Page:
If you have high cholesterol, you have an increased risk of heart disease, which is the leading cause of death in the United States, according to the American Heart Association. One of the most important things you can do to lower your cholesterol is to watch what you eat. Just as there are foods that can make your cholesterol worse, there are some foods, like healthy juices, that can help lower your levels. For best results, choose juices that are fresh, 100 percent juice with no added sugars.
Citrus juices such as lemon, orange and grapefruit have cholesterol-lowering properties. Citrus fruits, especially grapefruit, contain a beneficial compound called naringenin, which lowers LDL or bad cholesterol and triglycerides, while raising HDL or good cholesterol, according to a review in a 2015 issue of Current Pharmaceutical Biotechnology.
In a study with lemons, published in a 2008 issue of Journal of Clinical Biochemistry and Nutrition, the compounds naringin and hesperidin were shown to lower cholesterol by preventing its production in the liver. Drinking orange juice over a time not only may decrease your cholesterol levels, but increase your intake of important nutrients such as vitamin C and folate, notes a study in a 2013 issue of Lipids in Health and Disease.
If you are any medication, consult your doctor before drinking grapefruit juice because it may interfere with your medication's ability to work properly and cause unwanted side effects.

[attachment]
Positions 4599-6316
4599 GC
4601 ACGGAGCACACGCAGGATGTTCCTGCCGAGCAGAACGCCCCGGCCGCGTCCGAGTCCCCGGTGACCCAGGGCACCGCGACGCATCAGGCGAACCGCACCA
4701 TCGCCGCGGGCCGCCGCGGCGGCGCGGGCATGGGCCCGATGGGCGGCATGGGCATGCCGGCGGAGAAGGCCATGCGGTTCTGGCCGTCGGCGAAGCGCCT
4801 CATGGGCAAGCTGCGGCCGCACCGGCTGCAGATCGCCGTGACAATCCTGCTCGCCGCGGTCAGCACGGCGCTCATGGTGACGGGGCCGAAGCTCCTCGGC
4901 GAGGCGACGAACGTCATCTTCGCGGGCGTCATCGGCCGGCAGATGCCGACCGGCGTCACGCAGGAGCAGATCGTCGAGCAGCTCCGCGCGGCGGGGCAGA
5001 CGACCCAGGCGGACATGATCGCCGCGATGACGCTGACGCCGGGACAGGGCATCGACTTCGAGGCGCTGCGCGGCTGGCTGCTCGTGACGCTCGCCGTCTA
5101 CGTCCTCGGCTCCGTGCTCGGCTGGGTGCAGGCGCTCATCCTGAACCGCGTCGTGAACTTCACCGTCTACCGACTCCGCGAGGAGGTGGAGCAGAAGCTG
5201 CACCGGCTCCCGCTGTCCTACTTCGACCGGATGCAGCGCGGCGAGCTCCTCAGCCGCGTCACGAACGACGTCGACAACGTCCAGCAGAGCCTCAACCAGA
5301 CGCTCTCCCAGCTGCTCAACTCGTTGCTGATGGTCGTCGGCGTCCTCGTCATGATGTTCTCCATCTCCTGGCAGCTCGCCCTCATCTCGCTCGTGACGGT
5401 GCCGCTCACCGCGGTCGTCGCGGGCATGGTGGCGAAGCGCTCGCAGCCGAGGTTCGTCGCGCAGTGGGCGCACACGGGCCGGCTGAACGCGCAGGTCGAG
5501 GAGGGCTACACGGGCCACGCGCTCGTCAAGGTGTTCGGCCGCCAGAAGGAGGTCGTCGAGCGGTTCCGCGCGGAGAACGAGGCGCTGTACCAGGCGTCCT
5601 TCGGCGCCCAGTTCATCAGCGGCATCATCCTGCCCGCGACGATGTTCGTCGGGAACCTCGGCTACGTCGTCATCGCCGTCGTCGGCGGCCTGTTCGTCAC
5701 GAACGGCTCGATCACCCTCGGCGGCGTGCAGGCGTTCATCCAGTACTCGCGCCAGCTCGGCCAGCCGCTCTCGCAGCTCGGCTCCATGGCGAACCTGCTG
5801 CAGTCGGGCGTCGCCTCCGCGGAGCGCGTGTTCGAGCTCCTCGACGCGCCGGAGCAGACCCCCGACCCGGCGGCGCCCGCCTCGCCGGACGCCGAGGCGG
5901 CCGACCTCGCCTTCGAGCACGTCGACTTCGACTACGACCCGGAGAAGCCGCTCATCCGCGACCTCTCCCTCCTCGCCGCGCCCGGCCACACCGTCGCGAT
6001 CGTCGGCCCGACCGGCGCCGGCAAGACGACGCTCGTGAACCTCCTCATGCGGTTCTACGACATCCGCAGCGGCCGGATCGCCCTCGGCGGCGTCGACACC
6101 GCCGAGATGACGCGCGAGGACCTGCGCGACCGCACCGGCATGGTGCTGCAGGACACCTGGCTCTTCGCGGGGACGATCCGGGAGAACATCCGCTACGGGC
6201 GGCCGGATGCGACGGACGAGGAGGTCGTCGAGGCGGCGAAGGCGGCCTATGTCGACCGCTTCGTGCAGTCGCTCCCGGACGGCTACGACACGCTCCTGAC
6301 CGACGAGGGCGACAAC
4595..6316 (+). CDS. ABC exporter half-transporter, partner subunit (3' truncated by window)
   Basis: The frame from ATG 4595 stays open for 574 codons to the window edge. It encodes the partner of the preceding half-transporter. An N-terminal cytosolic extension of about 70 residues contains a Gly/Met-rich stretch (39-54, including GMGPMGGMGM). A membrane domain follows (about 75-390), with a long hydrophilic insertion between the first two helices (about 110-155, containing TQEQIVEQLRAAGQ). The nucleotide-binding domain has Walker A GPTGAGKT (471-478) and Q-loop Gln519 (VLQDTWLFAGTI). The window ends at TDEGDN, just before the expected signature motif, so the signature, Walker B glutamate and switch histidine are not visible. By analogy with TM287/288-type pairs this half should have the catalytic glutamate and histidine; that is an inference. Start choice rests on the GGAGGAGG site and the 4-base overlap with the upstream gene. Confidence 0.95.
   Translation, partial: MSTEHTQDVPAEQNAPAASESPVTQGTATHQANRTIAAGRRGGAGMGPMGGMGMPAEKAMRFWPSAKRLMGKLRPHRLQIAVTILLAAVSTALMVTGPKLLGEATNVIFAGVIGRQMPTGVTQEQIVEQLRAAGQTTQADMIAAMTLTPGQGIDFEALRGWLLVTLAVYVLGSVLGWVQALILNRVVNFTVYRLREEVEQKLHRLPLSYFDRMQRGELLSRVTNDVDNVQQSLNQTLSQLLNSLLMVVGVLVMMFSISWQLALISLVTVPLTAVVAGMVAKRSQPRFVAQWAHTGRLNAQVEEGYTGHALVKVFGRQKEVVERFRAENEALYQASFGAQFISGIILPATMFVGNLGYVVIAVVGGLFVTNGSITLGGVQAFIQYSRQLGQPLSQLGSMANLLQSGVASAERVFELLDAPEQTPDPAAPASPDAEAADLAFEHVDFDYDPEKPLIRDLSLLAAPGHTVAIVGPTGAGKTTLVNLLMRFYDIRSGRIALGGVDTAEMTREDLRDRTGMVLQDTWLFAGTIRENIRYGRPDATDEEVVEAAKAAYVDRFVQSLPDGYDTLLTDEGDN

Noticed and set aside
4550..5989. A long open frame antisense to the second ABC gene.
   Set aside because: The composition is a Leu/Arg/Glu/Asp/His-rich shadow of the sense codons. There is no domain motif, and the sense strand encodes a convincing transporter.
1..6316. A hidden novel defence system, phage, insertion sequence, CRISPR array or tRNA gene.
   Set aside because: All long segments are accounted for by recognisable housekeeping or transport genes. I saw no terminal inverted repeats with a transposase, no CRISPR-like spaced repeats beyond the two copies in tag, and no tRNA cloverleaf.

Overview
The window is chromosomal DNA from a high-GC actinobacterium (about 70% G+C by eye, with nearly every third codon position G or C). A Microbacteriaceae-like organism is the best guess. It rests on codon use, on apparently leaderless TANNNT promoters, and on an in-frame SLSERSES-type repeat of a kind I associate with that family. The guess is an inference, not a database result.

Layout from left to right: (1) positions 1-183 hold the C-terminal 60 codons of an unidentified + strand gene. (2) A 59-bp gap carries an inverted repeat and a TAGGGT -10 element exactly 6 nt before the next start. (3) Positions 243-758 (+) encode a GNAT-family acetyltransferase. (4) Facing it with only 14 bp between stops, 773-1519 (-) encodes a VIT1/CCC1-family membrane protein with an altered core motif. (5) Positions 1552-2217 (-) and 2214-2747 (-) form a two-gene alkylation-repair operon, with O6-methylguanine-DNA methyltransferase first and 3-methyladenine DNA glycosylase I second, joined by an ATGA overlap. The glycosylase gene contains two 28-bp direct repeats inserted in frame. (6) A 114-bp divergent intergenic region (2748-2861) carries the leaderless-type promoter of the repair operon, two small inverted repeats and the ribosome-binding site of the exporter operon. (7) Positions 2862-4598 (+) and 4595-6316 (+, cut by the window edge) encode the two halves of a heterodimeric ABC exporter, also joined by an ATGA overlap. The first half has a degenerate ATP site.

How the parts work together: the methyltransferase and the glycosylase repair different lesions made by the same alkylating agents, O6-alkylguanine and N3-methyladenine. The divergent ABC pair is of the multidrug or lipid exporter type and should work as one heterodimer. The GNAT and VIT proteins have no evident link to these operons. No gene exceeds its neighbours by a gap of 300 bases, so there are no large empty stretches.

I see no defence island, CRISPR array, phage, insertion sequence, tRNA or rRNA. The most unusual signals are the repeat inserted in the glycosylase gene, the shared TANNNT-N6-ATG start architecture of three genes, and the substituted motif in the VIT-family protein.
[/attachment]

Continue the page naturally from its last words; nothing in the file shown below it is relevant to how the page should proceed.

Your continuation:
Red Grape Juice
Red grape juice contains numerous natural compounds called polyphenols, which are said to be responsible for its cholesterol-lowering benefits, according to a study in a 2006 issue of The Journal of Nutrition. While one particular compound cannot be singled out as the most beneficial, researchers note that the groups of polyphenols work together to confer cholesterol-lowering and heart-health benefits.
Another study in a 2014 issue of Histology and Histopathology points out that red grape juice is especially helpful if you eat a high-fat diet. When tested on rats fed a high-fat diet, red grape juice lowered LDL cholesterol, raised HDL cholesterol, lowered triglycerides and improved blood sugar levels.
Like red grapes, pomegranates are rich in polyphenols that may reduce your risk of high blood pressure, diabetes, cancer and inflammation. A report in a 2014 issue of Advanced Biomedical Research states that pomegranate juice lowered LDL cholesterol in mice and also improved atherosclerotic lesions, which are areas in the artery that are becoming hardened. It is also noted that when tested in human participants, drinking pomegranate juice significantly lowered total cholesterol and LDL cholesterol levels, without lowering HDL levels.
The apple juice that will help lower your cholesterol is not the crystal clear apple juice sitting on your grocer's shelf. The apple juice that contains cholesterol-lowering properties also contains some apple pomace or fiber, making it cloudy. The pulpy pomace that you see in fresh, unsweetened apple juice is high in soluble dietary fiber, which delivers the cholesterol lowering benefits you are looking for, according to a review in a 2013 issue of Journal of Medicinal Food. Apple fiber may also lower your risk of heart disease, diverticular disease and colon cancer.